Dewi Evans, who provided expert testimony in the case against Letby, has expressed fresh concerns regarding additional incidents of infant mortality that were not part of the original trial. Evans has raised suspicions about the well-being of five surviving children and has identified another 10 infants who may have been subjected to harm.
In these cases, it appears that the infants' breathing tubes were likely tampered with, and Evans noted that Letby's methods seemed to evolve over time. These concerns arise in the context of Letby's recent decision to appeal her conviction.
Letby, a 33-year-old nurse, was found guilty of the murder of seven babies at the neonatal unit of the Countess of Chester Hospital in 2015 and 2016, in addition to attempting to murder six others. Dr. Evans has stressed the need for a more comprehensive examination of several cases.
Initially, Dr. Evans reviewed 32 cases, of which seven were not part of the trial. He believes that these seven cases require closer scrutiny, as the infants in question had serious illnesses that posed a threat to their lives, with three of them ultimately passing away. However, determining whether these infants were victims of intentional harm beyond a reasonable doubt may be challenging due to their pre-existing health conditions.
Dr. Evans is committed to collaborating with Cheshire Police to bring these seven cases to their attention for further investigation. In addition to these cases, Dr. Evans conducted a review of 48 additional infants who were not part of the original trial, dating back to 2012, with most cases from June 2014 onwards.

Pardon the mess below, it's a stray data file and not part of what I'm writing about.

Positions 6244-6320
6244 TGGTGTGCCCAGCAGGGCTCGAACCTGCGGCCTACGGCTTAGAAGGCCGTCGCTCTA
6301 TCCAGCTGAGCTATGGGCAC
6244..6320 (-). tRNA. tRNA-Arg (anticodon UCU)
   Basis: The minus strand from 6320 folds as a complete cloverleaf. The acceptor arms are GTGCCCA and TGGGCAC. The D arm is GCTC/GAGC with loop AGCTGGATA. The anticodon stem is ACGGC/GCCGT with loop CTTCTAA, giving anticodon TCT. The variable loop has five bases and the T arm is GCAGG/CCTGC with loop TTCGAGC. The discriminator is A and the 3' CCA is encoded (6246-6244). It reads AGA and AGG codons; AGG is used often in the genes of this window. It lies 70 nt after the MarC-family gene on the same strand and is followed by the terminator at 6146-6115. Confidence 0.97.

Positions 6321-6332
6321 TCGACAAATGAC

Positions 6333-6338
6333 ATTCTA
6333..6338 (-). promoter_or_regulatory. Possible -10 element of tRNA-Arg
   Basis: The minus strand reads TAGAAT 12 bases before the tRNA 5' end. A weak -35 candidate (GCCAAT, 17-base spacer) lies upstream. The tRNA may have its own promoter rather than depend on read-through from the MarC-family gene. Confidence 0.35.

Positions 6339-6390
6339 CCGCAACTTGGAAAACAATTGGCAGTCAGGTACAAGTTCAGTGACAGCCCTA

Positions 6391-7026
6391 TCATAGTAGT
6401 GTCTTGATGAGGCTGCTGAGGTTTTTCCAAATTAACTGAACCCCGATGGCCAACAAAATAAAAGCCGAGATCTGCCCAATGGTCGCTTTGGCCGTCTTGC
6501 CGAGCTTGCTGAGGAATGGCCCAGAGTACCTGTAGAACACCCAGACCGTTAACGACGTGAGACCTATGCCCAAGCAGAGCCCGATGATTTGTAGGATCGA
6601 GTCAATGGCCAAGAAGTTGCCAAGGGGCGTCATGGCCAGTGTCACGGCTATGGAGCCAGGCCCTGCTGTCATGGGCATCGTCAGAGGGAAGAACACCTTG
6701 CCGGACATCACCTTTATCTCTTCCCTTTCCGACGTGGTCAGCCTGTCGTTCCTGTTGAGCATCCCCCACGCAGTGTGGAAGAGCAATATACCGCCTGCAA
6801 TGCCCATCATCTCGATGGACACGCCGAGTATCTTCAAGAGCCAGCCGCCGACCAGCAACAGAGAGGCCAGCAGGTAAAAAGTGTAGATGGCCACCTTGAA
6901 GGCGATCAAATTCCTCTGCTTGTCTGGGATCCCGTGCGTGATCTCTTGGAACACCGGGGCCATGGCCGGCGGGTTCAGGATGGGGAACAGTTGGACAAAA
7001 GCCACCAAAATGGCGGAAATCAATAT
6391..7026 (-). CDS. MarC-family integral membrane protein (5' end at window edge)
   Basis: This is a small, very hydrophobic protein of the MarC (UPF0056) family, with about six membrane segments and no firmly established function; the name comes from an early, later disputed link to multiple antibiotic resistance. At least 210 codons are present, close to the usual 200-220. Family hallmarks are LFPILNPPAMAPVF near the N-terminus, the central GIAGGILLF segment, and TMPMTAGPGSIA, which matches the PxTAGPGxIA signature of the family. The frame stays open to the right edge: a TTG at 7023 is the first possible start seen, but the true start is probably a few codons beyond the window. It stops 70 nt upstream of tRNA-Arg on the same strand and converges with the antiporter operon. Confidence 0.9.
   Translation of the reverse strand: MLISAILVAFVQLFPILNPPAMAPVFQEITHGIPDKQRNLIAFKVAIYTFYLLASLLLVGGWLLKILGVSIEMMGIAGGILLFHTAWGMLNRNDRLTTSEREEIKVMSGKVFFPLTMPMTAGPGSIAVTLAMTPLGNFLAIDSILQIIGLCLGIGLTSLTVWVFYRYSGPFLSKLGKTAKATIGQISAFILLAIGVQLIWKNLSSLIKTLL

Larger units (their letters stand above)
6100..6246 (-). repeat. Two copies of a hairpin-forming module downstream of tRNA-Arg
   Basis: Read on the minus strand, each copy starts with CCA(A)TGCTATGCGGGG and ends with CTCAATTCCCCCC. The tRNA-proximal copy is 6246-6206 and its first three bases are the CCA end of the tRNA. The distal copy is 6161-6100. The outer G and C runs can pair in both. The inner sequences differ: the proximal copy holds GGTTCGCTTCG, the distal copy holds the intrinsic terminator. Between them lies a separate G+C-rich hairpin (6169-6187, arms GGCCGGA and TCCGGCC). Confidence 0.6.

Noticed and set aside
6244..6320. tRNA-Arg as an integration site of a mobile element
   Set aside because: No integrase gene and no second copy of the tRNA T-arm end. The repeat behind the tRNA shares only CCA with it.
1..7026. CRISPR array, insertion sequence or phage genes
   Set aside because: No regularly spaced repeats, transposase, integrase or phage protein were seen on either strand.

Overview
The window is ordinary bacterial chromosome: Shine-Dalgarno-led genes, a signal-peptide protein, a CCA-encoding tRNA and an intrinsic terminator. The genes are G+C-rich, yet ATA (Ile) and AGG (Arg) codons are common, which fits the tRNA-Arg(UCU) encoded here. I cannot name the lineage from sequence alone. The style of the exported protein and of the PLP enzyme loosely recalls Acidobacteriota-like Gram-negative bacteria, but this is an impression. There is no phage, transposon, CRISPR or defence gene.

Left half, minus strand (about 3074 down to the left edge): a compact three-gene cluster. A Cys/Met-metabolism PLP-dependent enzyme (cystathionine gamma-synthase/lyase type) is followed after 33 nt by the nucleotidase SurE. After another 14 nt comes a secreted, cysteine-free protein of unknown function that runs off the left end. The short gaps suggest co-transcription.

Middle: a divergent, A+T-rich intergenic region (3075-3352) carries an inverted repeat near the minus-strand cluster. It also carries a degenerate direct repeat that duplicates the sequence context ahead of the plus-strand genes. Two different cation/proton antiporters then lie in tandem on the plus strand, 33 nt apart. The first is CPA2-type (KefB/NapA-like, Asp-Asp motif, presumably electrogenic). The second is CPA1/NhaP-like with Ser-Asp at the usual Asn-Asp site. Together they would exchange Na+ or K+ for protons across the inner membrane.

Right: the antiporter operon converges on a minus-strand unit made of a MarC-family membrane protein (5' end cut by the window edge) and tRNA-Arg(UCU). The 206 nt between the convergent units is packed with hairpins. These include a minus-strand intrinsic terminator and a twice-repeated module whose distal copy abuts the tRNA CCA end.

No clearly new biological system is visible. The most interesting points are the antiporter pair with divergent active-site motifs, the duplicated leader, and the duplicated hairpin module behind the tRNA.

He discovered several cases that raised suspicion, as endotracheal tubes, which provide vital breathing support to infants, had been intentionally displaced. While these tubes can sometimes come out accidentally, the high number of intentional displacements in an otherwise reputable unit raises significant concern. Of these 18 cases, up to ten infants may have been placed in harm's way, though they appear to have survived without long-term harm.
All of the infants under review were born at the Countess of Chester Hospital, and Cheshire Police have been actively reviewing the care of approximately 4,000 babies who were admitted to the hospital. They are also exploring potential cases at Liverpool Women's Hospital, where Letby had undertaken two work placements. Police clarified that only cases with medical concerns would be subject to further investigation.